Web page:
A significant concern in Malaysia is the insufficient investigation of complaints about the police’s failure to take appropriate remedial actions or provide a bereaved family with information in cases of deaths in custody.

According to the IPCC bill, the commission will have the authority to accept, consider, and gather evidence about any written allegation of wrongdoing made by any individual against any member of the police force.

The complaints committee, comprised of officers with expertise in investigations and from a legal and judicial background, would supervise the complaint.

The bill also establishes a mandatory obligation for the police to promptly refer incidents involving sex crimes, grievous hurt, or death of any person in custody to the commission. While commendable, to strengthen this clause, it could be reinforced by making it legally binding for the police to submit the complaint as soon as possible.

Notably, any use of lethal force, such as firearms, must consistently be subject to independent scrutiny. Prompt reporting of deaths to the commission should ensure investigations are launched immediately.

While the IPCC cannot discipline officers, it does have a role in overseeing investigations and providing recommendations. It ensures the adequacy and fairness of police investigations, contributing to police accountability and transparency.

Its limitations can be addressed through alternative mechanisms. One approach is to establish a robust monitoring system, where the IPCC monitors investigations conducted by the police and has the authority to intervene if investigations are inadequate.

This approach is followed by oversight bodies like the Australian Law Enforcement Conduct Commission and the Queensland Crime and Corruption Commission.

Police reform and the establishment of oversight bodies can have long-term impacts on accountability and public trust. The success of these programmes depends on support from the government.

By effectively carrying out their functions and maintaining independence, oversight bodies can contribute to the reduction of misconduct and enhance public confidence in the police.

But the IPCC falls short compared to other jurisdictions.

Hong Kong, the UK, and Queensland, Australia, have independent bodies with extensive powers to investigate police misconduct. Malaysia doesn’t.

To align with best practices, the IPCC could be endowed with a monitoring mechanism like the Australian Law Enforcement Conduct Commission or Queensland Crime and Corruption Commission with updates on investigations.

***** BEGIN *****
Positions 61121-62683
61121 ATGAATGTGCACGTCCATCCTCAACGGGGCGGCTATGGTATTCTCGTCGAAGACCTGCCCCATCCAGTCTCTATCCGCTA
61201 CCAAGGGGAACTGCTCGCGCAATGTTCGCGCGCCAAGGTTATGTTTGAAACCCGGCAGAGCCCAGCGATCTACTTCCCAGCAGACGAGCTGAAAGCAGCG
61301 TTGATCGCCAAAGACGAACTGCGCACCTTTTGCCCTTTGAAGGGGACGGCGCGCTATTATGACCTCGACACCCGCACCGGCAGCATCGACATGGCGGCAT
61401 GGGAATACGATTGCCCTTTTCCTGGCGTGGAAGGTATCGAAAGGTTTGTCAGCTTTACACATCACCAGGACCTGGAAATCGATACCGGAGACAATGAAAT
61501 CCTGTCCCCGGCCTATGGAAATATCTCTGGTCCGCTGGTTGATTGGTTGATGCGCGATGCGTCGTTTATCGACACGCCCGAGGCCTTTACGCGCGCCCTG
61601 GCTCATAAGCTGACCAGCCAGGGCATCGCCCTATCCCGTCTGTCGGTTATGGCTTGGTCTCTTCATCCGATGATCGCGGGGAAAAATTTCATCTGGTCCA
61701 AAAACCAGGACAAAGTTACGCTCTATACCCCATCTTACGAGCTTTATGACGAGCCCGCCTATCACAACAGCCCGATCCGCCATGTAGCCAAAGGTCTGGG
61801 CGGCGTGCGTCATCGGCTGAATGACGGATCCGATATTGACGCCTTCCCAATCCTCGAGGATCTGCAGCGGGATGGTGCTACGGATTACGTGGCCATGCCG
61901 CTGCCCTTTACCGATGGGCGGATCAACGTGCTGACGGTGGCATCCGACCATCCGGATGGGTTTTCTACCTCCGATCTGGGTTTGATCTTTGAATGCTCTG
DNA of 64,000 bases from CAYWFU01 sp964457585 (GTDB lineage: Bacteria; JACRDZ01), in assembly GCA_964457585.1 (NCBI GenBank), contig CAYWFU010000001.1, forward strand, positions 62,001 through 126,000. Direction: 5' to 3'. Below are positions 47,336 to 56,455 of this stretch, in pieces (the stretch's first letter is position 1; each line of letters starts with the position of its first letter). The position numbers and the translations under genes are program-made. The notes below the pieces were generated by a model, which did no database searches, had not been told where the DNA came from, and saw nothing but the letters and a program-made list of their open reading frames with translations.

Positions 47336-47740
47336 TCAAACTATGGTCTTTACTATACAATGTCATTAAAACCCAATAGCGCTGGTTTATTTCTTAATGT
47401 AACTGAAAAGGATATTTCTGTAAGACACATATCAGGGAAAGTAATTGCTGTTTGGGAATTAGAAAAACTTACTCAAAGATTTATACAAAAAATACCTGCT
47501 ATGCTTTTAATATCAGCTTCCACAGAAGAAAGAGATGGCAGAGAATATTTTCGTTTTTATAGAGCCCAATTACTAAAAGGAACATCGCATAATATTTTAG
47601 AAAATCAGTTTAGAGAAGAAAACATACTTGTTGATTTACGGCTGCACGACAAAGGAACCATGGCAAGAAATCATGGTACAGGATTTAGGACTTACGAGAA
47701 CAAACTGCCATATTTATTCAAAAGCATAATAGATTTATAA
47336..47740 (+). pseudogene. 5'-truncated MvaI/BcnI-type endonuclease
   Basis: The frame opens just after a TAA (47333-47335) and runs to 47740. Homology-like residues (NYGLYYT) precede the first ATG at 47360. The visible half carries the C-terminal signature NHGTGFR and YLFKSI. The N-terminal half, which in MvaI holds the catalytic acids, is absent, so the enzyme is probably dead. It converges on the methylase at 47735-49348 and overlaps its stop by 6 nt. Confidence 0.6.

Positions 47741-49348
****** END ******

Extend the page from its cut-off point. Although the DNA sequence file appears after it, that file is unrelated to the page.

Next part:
For instance, an informant has the right to ask the Malaysian police for information on the progress of the investigation. Within two weeks of receiving the request, the police must react. A report on the progress of the investigation must also be sent to the Public Prosecutor by the Malaysian police within three months of the day the complaint was filed.

Ensuring police accountability is challenging. One is the belief that police should not investigate themselves, but they are often the only ones with the necessary expertise. Finding a solution is difficult because there are no easy or cheap fixes to address misconduct within the police force.

In Malaysia, the first step towards improving the IPCC bill is understanding its responsibilities alongside other police oversight agencies. This could ensure the bill can play a larger role in ensuring police accountability through reviews, audits, addressing deficiencies, community engagement, and advocating for policy changes.

Nurus Sakinatul Fikriah Mohd Shith Putera and Syazni Nadzirah Ya’cob are law lecturers specialising in interdisciplinary law.

Mazlifah Mansoor is a senior lecturer and her academic and research interests are in the administration of criminal justice and law enforcement.

Mastika Nasrun is a law lecturer specialising in criminal law and the law of torts.

Dr Norazlina Abdul Aziz is a senior lecturer specialising in constitutional law and human rights.

All authors are from the Universiti Teknologi Mara (UiTM), Malaysia.

Originally published under Creative Commons by 360info™.

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Nurus Sakinatul Fikriah Mohd Shith Putera
Universiti Teknologi Mara (UiTM)

Mazlifah Mansoor
Universiti Teknologi Mara (UiTM)

Mastika Nasrun
Universiti Teknologi Mara (UiTM)

Norazlina Abdul Aziz
Universiti Teknologi Mara (UiTM)

Syazni Nadzirah Ya'cob
Universiti Teknologi Mara (UiTM)

Shahirah Hamid
Commissioning Editor, 360info Southeast Asia

Chris Bartlett
Deputy Editor, 360info Asia-Pacific